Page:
Basically, the past month has been hell on earth and I'm glad it's over. It's still not even over, really, because it's in the 30s and it snowed four inches the other night, but even that's way better than the pure, unadulterated torture we've been dealing with up until this point. I can honestly say that 30 degrees feels pretty balmy right now and I can comfortably walk around or take out the trash or whatever in short sleeves. I don't even know if I remember what the sun feels like...or grass. Or life, or goodness, or hope.

Gotta say, though, it's impressive how resilient people are. Clearly god is trying to kill everyone in Boston but is just not succeeding. Despite these terrible conditions, people have still been soldiering through and going to work, continuing to party and drink, and generally surviving, albeit in a very depressed, world-weary state. Also funny...before moving here, people told me and R that the winters around Boston and Cambridge and such were "pretty mild" compared to the rest of New England. Well, both winters I've lived through so far have been so bad that they've been labeled as "historic", so I'm wondering what the fuck is going on here...
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dev
26 January 2015 @ 09:56 am
 
R and I are currently vacationing in NC for a week, and it's been...weird, exciting, and simultaneously a clusterfuck all at once. So far we've had to deal with one canceled flight, one rescheduled flight, two rental car reschedulings, actually GETTING to the car rental lot and then having an agent accidentally rent out a (clearly running, already rented) car to someone else with all of our bags in it during the three minutes it took for us to sign something inside... but now, finally, we're here and not in fucking tundra-like New England and it's nice! (We got our bags back. And a super nice '15 Chrysler with free gas to rent courtesy of the rental company nearly giving away all of our possessions to a random stranger.) I honestly don't even know if I've been inside of a car this nice before, let alone driven one, and it's not like my own car is an eyesore or anything. But anyway, yeah. I'm just thankful nothing else weird / inconveniencing has happened but I guess we have a week left to see if that pans out.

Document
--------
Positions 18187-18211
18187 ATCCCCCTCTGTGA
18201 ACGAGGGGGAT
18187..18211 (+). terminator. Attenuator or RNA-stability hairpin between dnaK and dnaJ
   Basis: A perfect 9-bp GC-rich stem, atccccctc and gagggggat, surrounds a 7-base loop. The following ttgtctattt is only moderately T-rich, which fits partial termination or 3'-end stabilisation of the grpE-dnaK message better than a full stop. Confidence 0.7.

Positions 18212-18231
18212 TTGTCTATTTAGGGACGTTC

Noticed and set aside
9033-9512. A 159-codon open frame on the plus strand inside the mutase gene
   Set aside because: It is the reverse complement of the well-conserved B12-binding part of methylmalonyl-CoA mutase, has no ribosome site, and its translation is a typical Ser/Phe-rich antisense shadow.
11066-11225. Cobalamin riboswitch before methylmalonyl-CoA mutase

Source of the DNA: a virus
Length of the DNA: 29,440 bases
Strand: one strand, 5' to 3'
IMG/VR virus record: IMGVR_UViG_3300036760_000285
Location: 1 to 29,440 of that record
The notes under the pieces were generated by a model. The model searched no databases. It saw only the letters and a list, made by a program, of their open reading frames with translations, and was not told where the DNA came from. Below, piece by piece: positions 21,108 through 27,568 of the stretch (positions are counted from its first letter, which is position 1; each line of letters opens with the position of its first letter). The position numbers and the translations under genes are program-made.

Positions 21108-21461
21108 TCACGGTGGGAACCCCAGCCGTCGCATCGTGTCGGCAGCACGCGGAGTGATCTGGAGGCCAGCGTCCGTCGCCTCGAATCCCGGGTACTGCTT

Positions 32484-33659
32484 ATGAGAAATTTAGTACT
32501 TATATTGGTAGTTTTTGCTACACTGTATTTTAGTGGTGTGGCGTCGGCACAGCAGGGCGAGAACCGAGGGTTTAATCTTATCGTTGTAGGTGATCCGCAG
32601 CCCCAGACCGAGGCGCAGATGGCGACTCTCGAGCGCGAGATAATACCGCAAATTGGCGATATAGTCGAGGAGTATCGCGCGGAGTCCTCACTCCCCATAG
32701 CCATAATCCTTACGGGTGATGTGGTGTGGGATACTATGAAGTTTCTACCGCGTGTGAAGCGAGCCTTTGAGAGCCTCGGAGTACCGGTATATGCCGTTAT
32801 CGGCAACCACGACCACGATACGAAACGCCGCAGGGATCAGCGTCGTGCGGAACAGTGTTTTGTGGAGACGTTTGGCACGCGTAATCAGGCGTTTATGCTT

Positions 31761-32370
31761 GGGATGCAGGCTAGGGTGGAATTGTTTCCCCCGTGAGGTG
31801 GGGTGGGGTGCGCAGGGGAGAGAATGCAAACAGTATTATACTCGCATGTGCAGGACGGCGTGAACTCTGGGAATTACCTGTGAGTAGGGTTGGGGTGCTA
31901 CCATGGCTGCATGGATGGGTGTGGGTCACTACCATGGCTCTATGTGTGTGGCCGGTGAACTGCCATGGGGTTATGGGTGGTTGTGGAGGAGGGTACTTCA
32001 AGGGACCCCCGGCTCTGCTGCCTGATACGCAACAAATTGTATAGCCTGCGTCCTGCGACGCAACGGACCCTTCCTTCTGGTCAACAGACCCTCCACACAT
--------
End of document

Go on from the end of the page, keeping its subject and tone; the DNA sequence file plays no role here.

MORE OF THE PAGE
It's only been a day yet but it's been interesting being back in the Triangle. One thing I've immediately noticed is that there seem to be more visibly queer people walking around. I still feel like people are staring at me/us--I was used to getting lots of stares when I was still pre-T and more ambiguous looking--but maybe it's just some sort of paranoid psychic holdover from years ago rather than actual reality.

Maybe things are getting better since Amendment One was struck down, but I guess it's hard to say without having lived here for a couple of years. I wouldn't want to move back and sacrifice our current comfort in MA, but there is a definite je ne sais quois about NC in general, and particularly its LGBTQ community and dealings with community activism. It still just feels very lacking in the part of the northeast where we live, but I guess it's because people here have had to fight harder for more basic rights or something. I'm sure it's a lot of things, really. Maybe I'll be able to put my finger on it one day.
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dev
24 April 2014 @ 02:55 am